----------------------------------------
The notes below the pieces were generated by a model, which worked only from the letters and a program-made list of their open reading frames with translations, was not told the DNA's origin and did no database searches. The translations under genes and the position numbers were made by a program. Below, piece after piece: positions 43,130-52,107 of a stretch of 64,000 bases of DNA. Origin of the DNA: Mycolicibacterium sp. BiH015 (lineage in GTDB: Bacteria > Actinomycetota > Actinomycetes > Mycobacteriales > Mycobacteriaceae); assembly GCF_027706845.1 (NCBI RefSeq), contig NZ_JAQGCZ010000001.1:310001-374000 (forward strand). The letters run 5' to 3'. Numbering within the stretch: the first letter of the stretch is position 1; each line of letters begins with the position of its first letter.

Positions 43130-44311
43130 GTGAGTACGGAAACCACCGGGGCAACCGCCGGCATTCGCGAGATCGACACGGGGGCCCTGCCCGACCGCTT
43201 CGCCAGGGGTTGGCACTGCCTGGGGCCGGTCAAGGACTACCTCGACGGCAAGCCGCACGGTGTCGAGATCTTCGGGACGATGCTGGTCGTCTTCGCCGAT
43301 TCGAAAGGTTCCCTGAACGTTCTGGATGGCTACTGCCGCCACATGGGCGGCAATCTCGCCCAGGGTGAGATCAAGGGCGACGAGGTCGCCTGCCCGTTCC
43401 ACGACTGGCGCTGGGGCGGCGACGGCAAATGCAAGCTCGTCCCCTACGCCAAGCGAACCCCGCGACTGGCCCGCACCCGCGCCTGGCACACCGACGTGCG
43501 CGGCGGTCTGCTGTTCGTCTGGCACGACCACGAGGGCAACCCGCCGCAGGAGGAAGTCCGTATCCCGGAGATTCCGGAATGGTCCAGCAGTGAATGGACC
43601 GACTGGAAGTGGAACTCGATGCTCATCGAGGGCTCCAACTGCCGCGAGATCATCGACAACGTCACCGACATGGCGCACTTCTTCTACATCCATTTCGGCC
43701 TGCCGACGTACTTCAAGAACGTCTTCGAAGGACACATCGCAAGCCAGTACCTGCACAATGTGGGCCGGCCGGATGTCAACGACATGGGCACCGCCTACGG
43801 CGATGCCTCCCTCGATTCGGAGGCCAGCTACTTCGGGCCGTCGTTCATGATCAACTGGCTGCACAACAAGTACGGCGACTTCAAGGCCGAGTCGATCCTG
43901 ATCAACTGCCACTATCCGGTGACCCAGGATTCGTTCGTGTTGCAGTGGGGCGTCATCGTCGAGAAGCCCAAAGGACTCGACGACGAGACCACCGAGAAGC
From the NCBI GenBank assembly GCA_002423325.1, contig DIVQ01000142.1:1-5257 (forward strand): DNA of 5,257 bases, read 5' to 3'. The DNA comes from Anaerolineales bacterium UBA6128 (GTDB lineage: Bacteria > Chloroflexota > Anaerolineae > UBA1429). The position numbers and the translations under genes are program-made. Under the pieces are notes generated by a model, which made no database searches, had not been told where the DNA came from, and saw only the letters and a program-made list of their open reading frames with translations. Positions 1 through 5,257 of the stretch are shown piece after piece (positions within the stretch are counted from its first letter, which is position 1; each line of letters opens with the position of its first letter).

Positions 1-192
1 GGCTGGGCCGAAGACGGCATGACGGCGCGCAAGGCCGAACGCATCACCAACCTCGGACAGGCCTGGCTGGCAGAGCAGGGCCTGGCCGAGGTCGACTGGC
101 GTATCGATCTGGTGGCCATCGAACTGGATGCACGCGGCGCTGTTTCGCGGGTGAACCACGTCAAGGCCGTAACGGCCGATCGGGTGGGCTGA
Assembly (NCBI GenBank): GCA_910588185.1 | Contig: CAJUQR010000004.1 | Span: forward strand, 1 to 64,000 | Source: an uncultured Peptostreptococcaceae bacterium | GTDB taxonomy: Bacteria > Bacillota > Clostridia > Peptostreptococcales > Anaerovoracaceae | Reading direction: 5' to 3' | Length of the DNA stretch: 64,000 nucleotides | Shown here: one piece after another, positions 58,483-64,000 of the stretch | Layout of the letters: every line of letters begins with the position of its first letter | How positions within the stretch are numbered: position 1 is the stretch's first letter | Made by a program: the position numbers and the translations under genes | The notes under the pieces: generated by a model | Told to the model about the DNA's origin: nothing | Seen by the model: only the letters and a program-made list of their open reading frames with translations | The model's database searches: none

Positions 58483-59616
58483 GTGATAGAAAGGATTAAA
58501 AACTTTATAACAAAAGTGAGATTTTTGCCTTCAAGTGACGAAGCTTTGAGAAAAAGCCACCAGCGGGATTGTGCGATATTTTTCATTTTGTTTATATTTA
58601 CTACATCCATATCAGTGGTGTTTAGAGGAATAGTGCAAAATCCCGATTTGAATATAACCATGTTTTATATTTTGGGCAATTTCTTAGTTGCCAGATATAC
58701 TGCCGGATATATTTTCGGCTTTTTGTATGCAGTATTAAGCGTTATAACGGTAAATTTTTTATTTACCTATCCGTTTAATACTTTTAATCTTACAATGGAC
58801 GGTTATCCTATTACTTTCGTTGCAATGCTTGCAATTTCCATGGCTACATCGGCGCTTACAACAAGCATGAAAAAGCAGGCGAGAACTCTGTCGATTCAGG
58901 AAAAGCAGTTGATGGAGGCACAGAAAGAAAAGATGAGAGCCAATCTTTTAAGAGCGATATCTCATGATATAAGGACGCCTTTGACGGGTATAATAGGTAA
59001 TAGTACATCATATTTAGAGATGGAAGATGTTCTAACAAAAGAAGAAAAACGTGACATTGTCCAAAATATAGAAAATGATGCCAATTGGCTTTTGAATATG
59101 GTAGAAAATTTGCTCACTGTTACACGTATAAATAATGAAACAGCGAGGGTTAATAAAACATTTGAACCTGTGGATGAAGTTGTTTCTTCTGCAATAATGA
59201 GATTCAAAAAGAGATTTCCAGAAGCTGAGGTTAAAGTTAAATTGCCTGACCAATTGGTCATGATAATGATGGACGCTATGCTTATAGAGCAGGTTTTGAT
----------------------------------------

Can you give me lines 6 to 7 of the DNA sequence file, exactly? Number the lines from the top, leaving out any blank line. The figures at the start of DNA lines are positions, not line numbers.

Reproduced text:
43401 ACGACTGGCGCTGGGGCGGCGACGGCAAATGCAAGCTCGTCCCCTACGCCAAGCGAACCCCGCGACTGGCCCGCACCCGCGCCTGGCACACCGACGTGCG
43501 CGGCGGTCTGCTGTTCGTCTGGCACGACCACGAGGGCAACCCGCCGCAGGAGGAAGTCCGTATCCCGGAGATTCCGGAATGGTCCAGCAGTGAATGGACC